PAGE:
As with the Corolla – and most electric cars on sale – there is a tyre repair kit for patching up smaller punctures on the roadside.

At a glance 2024 Toyota Corolla ZR Hybrid 2024 BYD Dolphin Premium
Seats Five Five
Boot volume 333L seats up 345L seats up
1310L seats folded
Length 4375mm 4290mm
Width 1790mm 1770mm
Height 1435mm 1570mm
Wheelbase 2640mm 2700mm

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Does the Toyota Corolla have Apple CarPlay and Android Auto?

Standard in all Toyota Corolla hatchbacks and sedans in Australia is an 8.0-inch infotainment touchscreen with wireless and wired Apple CarPlay, wired Android Auto, Bluetooth, voice control, and AM, FM and DAB digital radio.

All variants except the Ascent Sport petrol and hybrid hatch, and Ascent Sport petrol sedan are fitted with embedded satellite navigation.

At eight inches, the screen is small – compared to the 10 or 12-inch screens in similarly priced rivals – and the thick black bezel around the display cheapens the look. Toyota offers a 10.5-inch touchscreen in other markets but not in Australia.

The infotainment software is not the fastest, sharpest or most attractive in the class, but it’s relatively easy to use and responds quickly enough. Wireless Apple CarPlay worked well in our testing, although we found that if we wanted to charge the phone via the USB port – but still use wireless CarPlay – we had to let CarPlay connect before plugging the phone in, as doing the opposite wouldn’t engage CarPlay.

It is worth noting there is a wireless smartphone charging pad ahead of the gear shifter, which is powerful enough to add charge to the phone while running navigation and music streaming.

The 12.3-inch digital instrument cluster is clear and bright, but it doesn’t offer much customisation in terms of layout – though it can display a widescreen navigation map, which many other cars with digital instrument screens aren’t able to do.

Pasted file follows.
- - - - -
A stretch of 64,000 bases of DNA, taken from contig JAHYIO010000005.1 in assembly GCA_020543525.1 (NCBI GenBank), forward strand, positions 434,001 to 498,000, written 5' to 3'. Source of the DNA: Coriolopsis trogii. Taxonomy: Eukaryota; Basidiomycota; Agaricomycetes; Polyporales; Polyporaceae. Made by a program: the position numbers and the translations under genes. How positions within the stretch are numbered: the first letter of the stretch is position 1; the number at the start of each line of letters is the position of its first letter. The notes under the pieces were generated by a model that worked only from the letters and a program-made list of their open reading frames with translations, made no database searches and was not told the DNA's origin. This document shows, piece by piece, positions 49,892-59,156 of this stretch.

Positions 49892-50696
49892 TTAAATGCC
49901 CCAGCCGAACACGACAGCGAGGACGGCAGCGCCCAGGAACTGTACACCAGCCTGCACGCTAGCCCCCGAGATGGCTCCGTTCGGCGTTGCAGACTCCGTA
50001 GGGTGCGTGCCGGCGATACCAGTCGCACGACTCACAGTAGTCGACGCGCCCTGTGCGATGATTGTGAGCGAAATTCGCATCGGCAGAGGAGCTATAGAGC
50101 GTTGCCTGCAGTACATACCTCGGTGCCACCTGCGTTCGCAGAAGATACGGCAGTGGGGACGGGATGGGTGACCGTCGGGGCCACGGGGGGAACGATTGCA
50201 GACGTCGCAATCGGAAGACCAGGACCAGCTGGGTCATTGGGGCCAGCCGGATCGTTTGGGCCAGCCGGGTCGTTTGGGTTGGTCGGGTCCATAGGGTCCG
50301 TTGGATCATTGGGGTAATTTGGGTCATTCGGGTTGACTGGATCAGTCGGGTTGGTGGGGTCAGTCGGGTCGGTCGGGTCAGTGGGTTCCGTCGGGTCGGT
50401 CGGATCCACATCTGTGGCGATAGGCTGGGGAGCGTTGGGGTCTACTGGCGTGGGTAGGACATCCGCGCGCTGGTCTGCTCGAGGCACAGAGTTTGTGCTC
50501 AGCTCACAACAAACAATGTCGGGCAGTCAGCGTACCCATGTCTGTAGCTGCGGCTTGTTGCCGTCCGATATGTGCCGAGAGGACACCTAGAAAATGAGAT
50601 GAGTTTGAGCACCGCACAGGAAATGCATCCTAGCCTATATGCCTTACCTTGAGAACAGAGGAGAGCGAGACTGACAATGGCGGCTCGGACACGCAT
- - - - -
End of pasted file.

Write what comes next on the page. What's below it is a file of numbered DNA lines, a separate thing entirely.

A rarity in this class is the fitment of a head-up display, which shows the vehicle’s speed, the current speed limit, and other key information. It’s a handy feature that means you’ll rarely need to look down at the instrument cluster.

The eight-speaker JBL sound system is above average, but doesn’t deliver the punch or sound quality we would expect of a ‘premium’ branded sound system.

The quality of the rear-view camera is below average – and grainy at night – with simple guidelines that don’t move when you turn the steering wheel.

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Does the BYD Dolphin have Apple CarPlay and Android Auto?

The Dolphin’s party piece is its 12.8-inch touchscreen with wired Apple CarPlay, wireless Android Auto, satellite navigation, a ‘Hi BYD’ voice assistant, and FM and DAB+ digital radio – but no AM radio, which is still key in regional areas for emergency alerts where FM bands don’t reach.

It can rotate between landscape and portrait orientations, however – after showing the rotating feature off to their friends – we suspect owners will leave the screen in landscape, as Apple CarPlay and Android Auto can’t be shown in portrait view.

The infotainment system – based on Android, as you’d find in a phone or tablet – is quick to respond, and the screen is high resolution. However, it attracts sun glare and in apps with dark-coloured interfaces becomes hard to see in direct sun.